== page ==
Top five time, and it all kicks off with…


Hindsight can be a glorious thing, and in this case it has allowed me to realise that I was perhaps a little too generous with my A+ grades this year. Not that the films which were awarded the website’s top grade didn’t deserve high praise by any means, but sometimes I can get so caught up in the moment and the thematic weight of a film’s central ambitions that it can be hard for me to hold back on my overall praise for something.

Case in point, while The Reason I Jump – the stunning documentary highlighting the lives of several young non-verbal autistic people from around the world – is by all accounts an excellent film, I honestly don’t really remember much about it. The other A+ movies on this list, as you’ll see, managed to stick in the memory throughout the entire year, whereas with this one I honestly forgot what even happened during it. I had to look up my own review from back in June to trigger memories about my thoughts on the film, so that I could write something for its obligatory position on this list.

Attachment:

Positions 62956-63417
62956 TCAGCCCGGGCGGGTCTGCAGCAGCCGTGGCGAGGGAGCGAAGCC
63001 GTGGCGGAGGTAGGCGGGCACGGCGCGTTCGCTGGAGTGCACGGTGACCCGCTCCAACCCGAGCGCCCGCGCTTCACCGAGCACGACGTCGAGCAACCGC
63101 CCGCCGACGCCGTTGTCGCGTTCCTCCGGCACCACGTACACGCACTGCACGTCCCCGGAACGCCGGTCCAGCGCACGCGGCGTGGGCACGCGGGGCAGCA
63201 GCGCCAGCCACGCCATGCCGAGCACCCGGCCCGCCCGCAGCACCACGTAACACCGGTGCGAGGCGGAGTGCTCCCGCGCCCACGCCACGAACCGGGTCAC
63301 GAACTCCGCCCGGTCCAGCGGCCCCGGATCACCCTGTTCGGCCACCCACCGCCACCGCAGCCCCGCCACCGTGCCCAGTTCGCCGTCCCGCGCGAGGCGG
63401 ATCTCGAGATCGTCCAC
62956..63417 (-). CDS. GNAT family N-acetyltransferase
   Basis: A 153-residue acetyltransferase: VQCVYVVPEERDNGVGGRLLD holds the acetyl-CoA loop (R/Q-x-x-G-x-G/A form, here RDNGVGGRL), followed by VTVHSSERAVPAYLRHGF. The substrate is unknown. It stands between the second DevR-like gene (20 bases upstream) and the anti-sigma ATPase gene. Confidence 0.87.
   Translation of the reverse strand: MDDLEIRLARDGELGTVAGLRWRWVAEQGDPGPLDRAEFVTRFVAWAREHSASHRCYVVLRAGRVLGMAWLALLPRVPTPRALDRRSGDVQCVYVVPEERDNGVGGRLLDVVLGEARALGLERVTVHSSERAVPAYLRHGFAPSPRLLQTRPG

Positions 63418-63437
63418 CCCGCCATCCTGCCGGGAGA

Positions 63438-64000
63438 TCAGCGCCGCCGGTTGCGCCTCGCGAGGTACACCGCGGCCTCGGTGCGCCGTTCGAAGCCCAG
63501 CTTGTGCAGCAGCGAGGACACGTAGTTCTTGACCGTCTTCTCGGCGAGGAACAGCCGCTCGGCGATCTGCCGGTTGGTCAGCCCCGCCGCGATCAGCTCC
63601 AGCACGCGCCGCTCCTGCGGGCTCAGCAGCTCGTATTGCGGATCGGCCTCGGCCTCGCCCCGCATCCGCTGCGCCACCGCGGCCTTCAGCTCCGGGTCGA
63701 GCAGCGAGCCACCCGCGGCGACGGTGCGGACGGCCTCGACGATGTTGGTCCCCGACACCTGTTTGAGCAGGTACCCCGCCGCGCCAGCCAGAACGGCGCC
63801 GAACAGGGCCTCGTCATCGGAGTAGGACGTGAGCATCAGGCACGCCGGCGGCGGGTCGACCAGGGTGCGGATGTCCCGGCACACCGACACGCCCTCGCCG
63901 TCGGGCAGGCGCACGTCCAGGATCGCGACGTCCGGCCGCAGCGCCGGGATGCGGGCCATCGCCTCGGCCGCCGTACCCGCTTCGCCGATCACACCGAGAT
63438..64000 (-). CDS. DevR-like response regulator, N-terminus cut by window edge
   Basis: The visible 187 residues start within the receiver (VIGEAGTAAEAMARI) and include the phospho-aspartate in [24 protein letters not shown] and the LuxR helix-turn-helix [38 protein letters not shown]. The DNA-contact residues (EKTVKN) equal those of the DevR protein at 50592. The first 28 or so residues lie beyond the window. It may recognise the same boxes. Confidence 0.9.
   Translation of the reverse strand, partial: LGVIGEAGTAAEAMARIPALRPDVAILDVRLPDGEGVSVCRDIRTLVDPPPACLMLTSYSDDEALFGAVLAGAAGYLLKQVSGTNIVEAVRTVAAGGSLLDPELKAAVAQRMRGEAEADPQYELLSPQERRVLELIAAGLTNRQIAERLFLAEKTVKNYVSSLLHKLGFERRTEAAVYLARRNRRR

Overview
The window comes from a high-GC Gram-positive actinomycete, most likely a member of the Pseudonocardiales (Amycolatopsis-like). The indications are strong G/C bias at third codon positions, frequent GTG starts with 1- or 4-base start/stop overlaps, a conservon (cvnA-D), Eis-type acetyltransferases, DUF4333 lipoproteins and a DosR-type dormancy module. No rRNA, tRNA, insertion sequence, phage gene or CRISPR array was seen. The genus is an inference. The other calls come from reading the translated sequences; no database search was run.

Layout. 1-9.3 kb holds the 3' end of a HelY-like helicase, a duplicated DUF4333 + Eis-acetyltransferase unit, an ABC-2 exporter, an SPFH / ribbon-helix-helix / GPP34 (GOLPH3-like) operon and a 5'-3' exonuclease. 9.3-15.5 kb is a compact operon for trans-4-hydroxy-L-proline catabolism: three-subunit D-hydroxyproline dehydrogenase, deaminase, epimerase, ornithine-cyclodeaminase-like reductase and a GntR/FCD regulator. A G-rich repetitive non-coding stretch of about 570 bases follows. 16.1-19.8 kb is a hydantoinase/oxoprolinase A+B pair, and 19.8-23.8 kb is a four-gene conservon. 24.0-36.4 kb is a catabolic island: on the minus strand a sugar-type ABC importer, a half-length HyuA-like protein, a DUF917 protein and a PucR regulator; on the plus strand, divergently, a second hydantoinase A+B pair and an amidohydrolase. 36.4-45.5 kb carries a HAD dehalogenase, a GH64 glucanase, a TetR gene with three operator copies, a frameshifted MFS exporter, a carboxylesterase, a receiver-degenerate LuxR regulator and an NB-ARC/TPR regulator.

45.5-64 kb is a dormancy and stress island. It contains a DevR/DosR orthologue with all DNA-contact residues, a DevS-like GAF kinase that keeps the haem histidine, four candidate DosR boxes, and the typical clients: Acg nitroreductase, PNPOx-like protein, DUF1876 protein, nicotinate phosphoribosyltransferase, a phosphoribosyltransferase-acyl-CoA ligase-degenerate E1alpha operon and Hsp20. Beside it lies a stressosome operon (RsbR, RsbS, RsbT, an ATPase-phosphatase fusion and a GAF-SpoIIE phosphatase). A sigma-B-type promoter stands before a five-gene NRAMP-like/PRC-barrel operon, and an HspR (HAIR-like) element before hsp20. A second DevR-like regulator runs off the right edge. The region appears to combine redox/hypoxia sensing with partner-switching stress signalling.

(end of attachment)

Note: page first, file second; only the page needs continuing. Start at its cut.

It then dawned on me that I remembered so little about it because, in a compliment towards the film, I already knew the experiences that it was focusing on, and it was instead serving as a gateway for people who really don’t know that much about autism and the wide spectrum on which we operate. Through a blissful free-form structure with occasional interludes that refer back to Naoki Higashida’s original novel, the film allows people to fully understand what it is like to live with conditions like non-verbal autism that prevent certain people from communication skills we all take for granted. It does so generously, and with real honour and respect towards its autistic central figures, something that Sia really needs to be taught following her disastrous attempt with Music, allowing them to thrive in ways that could only be captured with the grace and dignity of these filmmakers.

Again, the film is, for me, the least memorable of the A+ movies this year, but in my defence it’s for a rather good reason…

The Reason I Jump is now available to rent/buy on digital platforms, including Amazon Prime Video.



Making a deadpan comedy about the refugee crisis doesn’t sound especially appealing, or even tonally appropriate, but writer-director Ben Sharrock’s funny, emotional and dryly smart film is a fantastic debut that hits on all cylinders with its subject matter and greater human depth. It was the first A+ grade given this year by us – in fact, it was our first A+ grade ever – and the fact that it’s managed to last the entire year among the top five is surely a testament to its power as an understated piece of storytelling.